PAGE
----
Stop for afternoon tea at The Crooked House of Windsor, a building constructed in 1592 that now serves as a restaurant. This English tea room has a variety of items from roast duck salad to steak and kidney pie. Of course, this place is here for the tradition of taking high tea: tea sandwiches, fruit, scones with Cornish clotted cream and strawberry jam, all served on a Victorian style platter. Your choice of loose-leaf tea or speciality coffee served in a cafetière is included—the Indian Mysore coffee is divine!
Getting there: Trains make the 35 minute trip from Paddington station in London to Windsor & Eton Central. By car, Windsor is 25 miles away along the M4 motorway.
Eastbourne and Beachy Head
If coastal scenery is your thing, southern England has it in spades, but perhaps none more spectacular than at Beachy Head, a 2 hour drive from London in East Sussex. This stretch of coastline is home to the highest chalk sea-cliffs in all of Britain, rising to more than 160 metres above sea level- I promise you will gasp when you first see them!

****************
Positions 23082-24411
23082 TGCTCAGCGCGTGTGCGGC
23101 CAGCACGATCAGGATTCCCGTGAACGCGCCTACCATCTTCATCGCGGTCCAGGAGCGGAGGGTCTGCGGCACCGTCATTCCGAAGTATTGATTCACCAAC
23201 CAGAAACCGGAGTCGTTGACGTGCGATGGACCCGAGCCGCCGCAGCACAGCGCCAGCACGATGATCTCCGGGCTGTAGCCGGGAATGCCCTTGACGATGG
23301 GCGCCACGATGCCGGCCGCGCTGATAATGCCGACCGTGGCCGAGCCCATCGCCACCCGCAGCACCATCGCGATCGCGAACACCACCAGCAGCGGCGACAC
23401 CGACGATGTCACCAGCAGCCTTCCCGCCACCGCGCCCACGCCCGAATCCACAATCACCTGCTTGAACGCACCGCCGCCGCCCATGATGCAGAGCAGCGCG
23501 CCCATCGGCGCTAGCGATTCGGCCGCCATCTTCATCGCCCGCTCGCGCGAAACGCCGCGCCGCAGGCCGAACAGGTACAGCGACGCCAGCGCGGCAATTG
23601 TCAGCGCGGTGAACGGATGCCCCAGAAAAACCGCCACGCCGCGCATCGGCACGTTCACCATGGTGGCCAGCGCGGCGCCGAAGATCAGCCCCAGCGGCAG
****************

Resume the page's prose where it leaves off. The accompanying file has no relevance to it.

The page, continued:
The cliffs extend for miles along the coast and make for a fantastic walk if the weather is good. You can stop at the Belle Tout lighthouse for a breather. Built in 1829, the lighthouse was a much needed addition to the notoriously treacherous stretch of coast which had previously seen dozens of shipwrecks. Perched on top of the cliff, and having to be moved away from the cliff in 1999 due to ongoing erosion of the cliff face, it’s hard to image a more breathtaking lighthouse view than this one. After the walk, stop in at the vintage Beachy Head pub which oozes character and does a good lunch to go with your ale.
The nearby town of Eastbourne is a classic British seaside resort, complete with charming ocean pier with food, tea houses and amusements. In summer, the beach is a magnet for sun-lovers from all over England, while the beachfront promenade has a jumble of beautiful Victorian buildings and hotels. There are also several castles in the vicinity.
Getting there: By car, Eastbourne is a 65 mile 2 hour drive on the A23 and A22 almost directly south from London. Frequent direct trains run from London Victoria, Gatwick or Ashford stations.
Have you been to London or southern England? Any tips for places that make good day trips from London?